Baby Lisa is one of them.
Lisa Teller is only a year-and-a-half old, but she doesn't live at home with her family. That's because her house - not far from Flagstaff, AZ - doesn't have clean, running water. Without it, she could get sick or even die.
At just four days old, Baby Lisa was diagnosed with Microvillus Inclusion Disease (MID), a rare digestive disorder. Shortly after her diagnosis, she was offered a crucial small intestine transplant, but her surgery was cancelled when the transplant center discovered that Baby Lisa's home had no running water.
That decision shocked her parents LaTanya and Troy, who thought their daughter wouldn't survive. They scrambled to find a safe, healthy place for Lisa to live so that she could get back on the transplant list.
So for the last 18 months, Baby Lisa has lived in the Bogden House, a medical care facility in Phoenix, seven hours roundtrip from her family. While she's safe and well cared for, her parents can only visit her twice a month. They missed Baby Lisa's first word and her first tooth. The first time she said "momma" was to her day nurse.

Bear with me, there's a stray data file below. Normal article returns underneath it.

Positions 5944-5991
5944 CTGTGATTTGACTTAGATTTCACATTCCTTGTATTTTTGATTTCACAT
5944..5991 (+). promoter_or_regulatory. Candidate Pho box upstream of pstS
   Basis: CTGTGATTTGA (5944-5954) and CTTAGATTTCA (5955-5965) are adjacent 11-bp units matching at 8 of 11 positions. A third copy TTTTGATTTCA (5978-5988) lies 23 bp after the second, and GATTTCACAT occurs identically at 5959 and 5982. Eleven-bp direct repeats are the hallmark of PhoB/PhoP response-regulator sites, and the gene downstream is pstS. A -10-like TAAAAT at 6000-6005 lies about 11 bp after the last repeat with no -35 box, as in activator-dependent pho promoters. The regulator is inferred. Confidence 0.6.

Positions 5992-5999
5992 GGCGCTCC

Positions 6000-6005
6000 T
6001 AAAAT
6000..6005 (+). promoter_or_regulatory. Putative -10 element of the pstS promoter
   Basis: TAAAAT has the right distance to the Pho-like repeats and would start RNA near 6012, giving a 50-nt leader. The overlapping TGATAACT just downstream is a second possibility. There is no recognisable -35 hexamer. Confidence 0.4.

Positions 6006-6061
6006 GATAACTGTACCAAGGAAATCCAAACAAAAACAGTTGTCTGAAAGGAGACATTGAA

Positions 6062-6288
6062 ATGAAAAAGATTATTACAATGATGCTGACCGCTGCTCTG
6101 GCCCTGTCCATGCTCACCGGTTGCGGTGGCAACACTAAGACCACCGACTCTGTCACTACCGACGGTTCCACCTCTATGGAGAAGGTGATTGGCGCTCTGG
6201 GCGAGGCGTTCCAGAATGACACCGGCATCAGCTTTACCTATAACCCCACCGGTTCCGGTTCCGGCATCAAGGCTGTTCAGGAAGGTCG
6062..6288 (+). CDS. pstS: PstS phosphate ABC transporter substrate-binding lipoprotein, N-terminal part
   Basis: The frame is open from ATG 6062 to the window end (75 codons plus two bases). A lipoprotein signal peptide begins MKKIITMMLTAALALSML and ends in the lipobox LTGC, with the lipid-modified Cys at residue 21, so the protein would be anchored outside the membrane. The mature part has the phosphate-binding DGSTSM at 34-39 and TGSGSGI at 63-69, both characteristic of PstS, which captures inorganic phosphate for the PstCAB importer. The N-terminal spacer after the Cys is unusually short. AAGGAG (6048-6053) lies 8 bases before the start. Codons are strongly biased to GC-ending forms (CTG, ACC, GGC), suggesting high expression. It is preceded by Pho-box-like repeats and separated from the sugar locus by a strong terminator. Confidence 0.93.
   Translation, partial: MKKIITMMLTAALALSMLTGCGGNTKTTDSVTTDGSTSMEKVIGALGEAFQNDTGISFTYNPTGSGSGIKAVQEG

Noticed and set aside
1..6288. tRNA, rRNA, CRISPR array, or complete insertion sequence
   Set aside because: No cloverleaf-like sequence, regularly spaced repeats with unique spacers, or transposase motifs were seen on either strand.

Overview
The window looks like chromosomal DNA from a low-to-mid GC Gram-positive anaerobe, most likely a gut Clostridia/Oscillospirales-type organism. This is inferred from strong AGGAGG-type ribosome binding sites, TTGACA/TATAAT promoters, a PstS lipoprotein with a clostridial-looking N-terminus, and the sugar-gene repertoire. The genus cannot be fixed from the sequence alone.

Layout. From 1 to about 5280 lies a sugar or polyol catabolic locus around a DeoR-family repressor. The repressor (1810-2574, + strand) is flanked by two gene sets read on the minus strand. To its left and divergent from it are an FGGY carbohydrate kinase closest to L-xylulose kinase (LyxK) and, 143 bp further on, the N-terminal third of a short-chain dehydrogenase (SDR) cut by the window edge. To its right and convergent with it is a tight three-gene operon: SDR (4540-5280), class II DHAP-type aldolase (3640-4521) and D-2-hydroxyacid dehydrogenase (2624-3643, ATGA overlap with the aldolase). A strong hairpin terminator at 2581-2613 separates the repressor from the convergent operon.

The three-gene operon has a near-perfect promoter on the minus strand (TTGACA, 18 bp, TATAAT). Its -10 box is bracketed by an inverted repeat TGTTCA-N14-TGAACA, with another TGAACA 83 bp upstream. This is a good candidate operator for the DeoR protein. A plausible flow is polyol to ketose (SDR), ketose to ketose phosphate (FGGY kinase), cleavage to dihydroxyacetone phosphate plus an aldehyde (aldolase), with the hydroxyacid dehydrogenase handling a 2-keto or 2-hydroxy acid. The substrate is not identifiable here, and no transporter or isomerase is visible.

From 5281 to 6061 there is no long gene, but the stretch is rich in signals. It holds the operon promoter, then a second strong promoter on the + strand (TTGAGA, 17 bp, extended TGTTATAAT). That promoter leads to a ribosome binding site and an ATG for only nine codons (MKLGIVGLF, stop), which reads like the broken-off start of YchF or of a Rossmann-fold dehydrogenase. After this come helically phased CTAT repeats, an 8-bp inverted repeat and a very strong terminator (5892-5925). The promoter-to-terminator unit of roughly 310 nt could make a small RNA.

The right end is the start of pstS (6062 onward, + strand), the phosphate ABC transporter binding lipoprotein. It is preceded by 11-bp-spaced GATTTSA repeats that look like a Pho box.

Once Baby Lisa's surgery is complete, she still won't be allowed to go home. Not until that home has a tap and a toilet.
Baby Lisa isn't alone. Nearly a million children in the U.S. still don't have running water at home. When most Americans imagine life without water, they think of places like Subsaharan Africa. But every day, water poverty keeps American kids from going to school, from playing with friends, or even from living with the family that loves them.
Today is World Water Day - a day to celebrate water and to reach out to the communities that still don't have it. You can have your own impact by helping Baby Lisa. LA-based nonprofit DIGDEEP is raising $50,000 to build Baby Lisa a water line and a new bathroom so that she can live with her family.
Because every American child should have clean, running water.
If you want to learn more about Baby Lisa's story and the campaign to bring her clean water, you can click here.